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UBC Theses and Dissertations

Learning image-based localization Meng, Lili

Abstract

Image-based localization plays a vital role in many tasks of robotics and computer vision, such as global localization, recovery from tracking failure, and loop closure detection. Recent methods based on regression forests for camera relocalization directly predict 3D world locations for 2D image locations to guide camera pose optimization. During training, each tree greedily splits the samples to minimize the spatial variance. This thesis develops techniques to improve the performance camera pose estimation based on regression forests method and extends its application domains. First, random features and sparse features are combined so that the new method only requires an RGB image in the testing. After that, a label-free sample-balanced objective is developed to encourage equal numbers of samples in the left and right sub-trees, and a novel backtracking scheme is developed to remedy the incorrect 2D-3D correspondence in the leaf nodes caused by greedy splitting. Furthermore, the methods based on regression forests are extended to use local features in both training and test stages for outdoor applications, eliminating their dependence on depth images. Finally, a new camera relocalization method is developed using both points and lines. Experimental results on publicly available indoor and outdoor datasets demonstrate the efficacy of the developed approaches, showing superior or on-par accuracy with several state-of-the-art baselines. Moreover, an integrated software and hardware system is presented for mo- bile robot autonomous navigation in uneven and unstructured indoor environments. This modular and reusable software framework incorporates capabilities of perception and autonomous navigation. The system is evaluated are in both simulation and real-world experiments, demonstrating the efficacy and efficiency of the developed system.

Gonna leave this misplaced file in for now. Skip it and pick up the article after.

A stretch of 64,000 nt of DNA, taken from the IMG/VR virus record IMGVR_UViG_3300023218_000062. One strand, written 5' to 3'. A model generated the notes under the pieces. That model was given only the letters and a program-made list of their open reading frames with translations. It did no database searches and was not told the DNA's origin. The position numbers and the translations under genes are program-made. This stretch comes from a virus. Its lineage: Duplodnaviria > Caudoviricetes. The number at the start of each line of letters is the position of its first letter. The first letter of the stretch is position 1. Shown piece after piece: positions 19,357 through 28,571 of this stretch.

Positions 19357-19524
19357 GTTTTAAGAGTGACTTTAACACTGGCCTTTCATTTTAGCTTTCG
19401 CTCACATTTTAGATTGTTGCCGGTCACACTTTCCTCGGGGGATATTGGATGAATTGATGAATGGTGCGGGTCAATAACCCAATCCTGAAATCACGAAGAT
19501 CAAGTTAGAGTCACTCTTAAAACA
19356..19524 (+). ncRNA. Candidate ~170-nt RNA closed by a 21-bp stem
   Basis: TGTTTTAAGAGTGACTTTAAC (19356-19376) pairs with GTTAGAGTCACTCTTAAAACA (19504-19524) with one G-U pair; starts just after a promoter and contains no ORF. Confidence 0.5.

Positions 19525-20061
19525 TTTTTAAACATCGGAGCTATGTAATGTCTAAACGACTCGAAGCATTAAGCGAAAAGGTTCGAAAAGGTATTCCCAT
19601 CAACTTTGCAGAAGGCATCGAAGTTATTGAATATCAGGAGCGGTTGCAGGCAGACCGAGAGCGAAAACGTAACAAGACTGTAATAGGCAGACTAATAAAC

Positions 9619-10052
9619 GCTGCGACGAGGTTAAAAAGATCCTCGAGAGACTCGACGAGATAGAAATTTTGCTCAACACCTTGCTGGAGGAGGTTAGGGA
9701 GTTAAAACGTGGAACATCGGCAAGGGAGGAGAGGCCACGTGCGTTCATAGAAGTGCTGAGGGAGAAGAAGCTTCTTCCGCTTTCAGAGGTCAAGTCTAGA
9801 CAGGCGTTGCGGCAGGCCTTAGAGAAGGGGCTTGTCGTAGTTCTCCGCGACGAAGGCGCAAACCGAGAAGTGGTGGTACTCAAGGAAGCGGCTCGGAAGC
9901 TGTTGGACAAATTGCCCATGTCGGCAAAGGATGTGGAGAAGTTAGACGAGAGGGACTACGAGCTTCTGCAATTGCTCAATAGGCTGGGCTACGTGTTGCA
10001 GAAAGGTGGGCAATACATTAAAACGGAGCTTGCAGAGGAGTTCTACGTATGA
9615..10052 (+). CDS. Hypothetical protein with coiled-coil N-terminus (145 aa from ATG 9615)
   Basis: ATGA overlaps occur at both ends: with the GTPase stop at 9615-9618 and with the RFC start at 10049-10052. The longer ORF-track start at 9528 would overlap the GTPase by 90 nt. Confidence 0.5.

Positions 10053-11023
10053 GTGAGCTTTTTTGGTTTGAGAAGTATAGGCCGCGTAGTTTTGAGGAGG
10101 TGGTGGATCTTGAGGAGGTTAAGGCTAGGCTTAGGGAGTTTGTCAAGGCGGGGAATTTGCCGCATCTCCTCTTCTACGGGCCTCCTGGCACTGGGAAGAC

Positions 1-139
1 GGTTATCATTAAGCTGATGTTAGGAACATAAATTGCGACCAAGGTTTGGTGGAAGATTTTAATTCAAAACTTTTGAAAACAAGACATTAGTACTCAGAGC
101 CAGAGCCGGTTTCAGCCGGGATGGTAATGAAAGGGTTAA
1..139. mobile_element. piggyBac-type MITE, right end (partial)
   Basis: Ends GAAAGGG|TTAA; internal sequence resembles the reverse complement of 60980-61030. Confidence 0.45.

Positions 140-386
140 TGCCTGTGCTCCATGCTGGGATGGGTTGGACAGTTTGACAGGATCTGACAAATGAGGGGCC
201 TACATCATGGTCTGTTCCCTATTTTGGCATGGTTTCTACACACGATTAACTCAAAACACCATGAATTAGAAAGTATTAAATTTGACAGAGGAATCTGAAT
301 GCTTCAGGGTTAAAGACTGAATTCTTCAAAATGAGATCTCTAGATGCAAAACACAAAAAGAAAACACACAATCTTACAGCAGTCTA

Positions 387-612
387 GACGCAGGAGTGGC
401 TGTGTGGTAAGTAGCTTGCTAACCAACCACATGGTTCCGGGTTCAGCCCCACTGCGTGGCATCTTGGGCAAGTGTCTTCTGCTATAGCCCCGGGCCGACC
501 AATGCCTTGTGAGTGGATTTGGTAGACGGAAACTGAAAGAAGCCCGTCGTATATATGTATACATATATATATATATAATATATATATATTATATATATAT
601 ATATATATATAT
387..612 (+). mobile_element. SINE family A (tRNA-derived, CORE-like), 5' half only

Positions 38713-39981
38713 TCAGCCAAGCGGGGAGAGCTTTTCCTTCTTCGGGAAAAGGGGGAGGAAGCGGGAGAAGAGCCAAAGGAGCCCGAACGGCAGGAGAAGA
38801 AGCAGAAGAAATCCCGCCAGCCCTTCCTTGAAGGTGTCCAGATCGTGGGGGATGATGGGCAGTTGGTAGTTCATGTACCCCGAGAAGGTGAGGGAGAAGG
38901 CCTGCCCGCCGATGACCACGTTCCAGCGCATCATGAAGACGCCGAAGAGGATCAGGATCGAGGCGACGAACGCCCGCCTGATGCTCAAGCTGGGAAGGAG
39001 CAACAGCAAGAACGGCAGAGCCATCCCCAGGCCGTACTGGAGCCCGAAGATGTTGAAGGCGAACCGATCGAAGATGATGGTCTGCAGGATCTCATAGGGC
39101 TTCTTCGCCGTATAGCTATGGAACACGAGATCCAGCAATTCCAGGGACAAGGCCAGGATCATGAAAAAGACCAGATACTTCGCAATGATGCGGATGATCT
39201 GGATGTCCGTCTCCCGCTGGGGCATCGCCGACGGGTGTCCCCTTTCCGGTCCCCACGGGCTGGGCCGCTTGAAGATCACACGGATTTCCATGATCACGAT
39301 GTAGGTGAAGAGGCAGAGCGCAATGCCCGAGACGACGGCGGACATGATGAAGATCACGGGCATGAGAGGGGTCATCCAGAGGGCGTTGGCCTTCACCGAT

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Attribution-NonCommercial-NoDerivatives 4.0 International

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